It was clear, and probably to both of us, that I believed it because I wanted his love. And now I see how I was wrong to believe it. But I don't regret our relationship one bit. He had other qualities I liked a lot, which had nothing to do with his religion. Many people liked him a lot, too, including my folks.

    I'm leaving a lot out of this explanation, but I guess I have to. I'll leave the telling of any more details for another day. I have a tapioca pudding in the fridge which I want to eat, and I'm tired . . . so long, folks.


    Submitted by F.O.D. on June 14, 1999

    Hi Isaac,

    I want you to know I appreciate you sharing with us what happened with you and your older friend. I hope you'll feel comfortable to talk to us about everything that might be on your mind. I figure it will be good for us, to get another perspective about the effect we might have on our young friends, and good for you too I suppose, to let it out. I can see how much love there was between you and he, and I can understand the anger and frustration you feel from having that love pulled away. Feel free to vent on us, and if there's anything you ever wanted to say to your older friend, but didn't feel you could say it face-to-face, then maybe you can express it here.

    There's one thing in your history that's not clear to me. You said he brought religion into the relationship only after a couple of years. Do you mean he only became religious himself at this later date, or that he was religious all along, and just hadn't shared it with you at all at first? If it's the former, then I'll pass on another thought or two, but it won't make sense unless he was suddenly converted like that, so I'll wait for your answer.

    I suppose it's not going to be much consolation, but in my opinion he was wrong to pull back from you like he did. The way I view my relationship with my young friend, we've invested so much emotional currency into each other, that I believe it would be criminal to abandon him at this point. Having started loving him, I feel the responsibility to continue loving him to the end. That's why I continue to provide for him as well as I can at long distance (I'm waiting for him to get online any day now), why I'm having him visit over the summer, and so on. I'll keep giving him hugs as many as he wants and more than he wants. But it is true, I don't consider having a hug to be quite the same as having sex, you know. Still, it's hopeless, in some ways, I'd hope he'd do what you said in your other post, about convincing me not to hold back.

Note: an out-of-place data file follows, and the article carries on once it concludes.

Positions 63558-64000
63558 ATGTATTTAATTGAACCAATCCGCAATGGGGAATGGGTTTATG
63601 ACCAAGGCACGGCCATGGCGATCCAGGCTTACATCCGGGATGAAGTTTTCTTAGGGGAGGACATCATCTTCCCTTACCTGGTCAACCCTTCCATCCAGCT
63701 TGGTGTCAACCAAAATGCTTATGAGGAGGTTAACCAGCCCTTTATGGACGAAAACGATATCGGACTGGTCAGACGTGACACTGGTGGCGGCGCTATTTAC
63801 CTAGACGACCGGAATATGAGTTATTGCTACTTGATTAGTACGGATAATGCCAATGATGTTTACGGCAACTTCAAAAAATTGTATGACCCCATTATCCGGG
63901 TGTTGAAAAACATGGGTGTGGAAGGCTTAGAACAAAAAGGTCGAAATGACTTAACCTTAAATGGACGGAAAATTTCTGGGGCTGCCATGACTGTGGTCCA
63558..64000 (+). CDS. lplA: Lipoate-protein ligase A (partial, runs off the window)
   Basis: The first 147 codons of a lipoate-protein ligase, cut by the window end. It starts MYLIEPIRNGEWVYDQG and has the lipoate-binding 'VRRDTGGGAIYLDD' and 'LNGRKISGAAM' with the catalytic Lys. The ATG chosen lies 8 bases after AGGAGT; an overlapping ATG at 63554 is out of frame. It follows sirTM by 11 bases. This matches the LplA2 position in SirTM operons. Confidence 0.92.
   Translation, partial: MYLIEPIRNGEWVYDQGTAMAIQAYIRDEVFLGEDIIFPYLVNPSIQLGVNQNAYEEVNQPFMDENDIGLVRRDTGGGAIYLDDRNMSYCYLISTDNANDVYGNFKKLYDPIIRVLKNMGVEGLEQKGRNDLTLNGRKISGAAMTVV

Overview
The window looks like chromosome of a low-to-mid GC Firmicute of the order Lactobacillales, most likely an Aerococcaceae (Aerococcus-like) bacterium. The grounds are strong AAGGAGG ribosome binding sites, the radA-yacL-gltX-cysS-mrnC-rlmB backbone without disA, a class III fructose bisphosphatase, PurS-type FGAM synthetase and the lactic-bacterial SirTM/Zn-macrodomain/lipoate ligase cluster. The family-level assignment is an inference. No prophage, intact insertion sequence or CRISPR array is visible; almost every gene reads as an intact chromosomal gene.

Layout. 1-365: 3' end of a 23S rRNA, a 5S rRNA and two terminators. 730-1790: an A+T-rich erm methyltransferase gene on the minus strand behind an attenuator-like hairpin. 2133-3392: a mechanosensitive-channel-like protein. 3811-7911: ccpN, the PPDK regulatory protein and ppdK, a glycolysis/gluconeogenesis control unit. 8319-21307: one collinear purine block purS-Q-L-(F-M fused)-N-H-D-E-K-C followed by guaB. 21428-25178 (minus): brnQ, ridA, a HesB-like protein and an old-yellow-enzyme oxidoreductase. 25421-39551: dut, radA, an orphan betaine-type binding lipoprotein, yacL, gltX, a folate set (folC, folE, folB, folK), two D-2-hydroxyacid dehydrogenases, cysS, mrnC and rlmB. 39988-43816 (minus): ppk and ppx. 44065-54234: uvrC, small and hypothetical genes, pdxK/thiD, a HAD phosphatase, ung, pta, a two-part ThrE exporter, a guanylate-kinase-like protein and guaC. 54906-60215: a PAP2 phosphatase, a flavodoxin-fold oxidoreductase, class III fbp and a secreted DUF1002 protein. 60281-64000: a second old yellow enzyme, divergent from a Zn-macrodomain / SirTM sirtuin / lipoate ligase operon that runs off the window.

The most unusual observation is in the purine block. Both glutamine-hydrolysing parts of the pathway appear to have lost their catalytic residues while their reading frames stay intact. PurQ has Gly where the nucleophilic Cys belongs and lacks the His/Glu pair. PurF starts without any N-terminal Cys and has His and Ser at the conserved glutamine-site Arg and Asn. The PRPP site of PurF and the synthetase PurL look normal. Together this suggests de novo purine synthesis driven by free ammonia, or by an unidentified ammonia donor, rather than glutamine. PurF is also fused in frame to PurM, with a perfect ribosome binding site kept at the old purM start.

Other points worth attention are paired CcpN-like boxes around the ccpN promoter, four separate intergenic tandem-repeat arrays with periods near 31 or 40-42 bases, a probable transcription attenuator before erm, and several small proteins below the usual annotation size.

There's something else I noticed in your history, I don't know if you ever thought about this angle before. You said he started pulling back from you at the same time he brought religion in, but you also said this was the same time when he told him about your attractions to other boys. That makes me another dynamic at work here. If I am going to enter into an intimate, sexual relationship with someone, I will want us to be committed to each other. I will want to know that I will be able to give all my love to that person, and he to me. But, what you were expressing to your older friend, as it appeared to me, in seeking a sexual relationship with another boy, was that either he is not going to be able to be enough for you you will always be looking out for another, or that you will not be able to be wholeheartedly committed to him, or both of these. Jealousy, and an acceptance on his part that he is not what you ultimately want. Jealousy can tear a relationship apart on it's own, you don't need to bring religion into it to get that done. If this was the case, then you could say he was really hiding behind religion as a means of pulling back, but the real reason was simple jealousy. I can't know if that's the case or not, but have you ever thought about in these terms? I know if my young friend started telling me about everyone he was falling in love with, I'd take it as clear indication he's not fallen in love with me, and so I should consequently be careful not to think of our friendship as more intimate than it really is.

    Is your older friend online today? Do you think it could be useful for him to invite him here to the Christian Boylove Forum? He probably has absolutely no one in the world to share about the feelings he had (and still has?) towards you. Bottling it in sucks big time. 

    All the best, Isaac. I hope the smileys will yet return.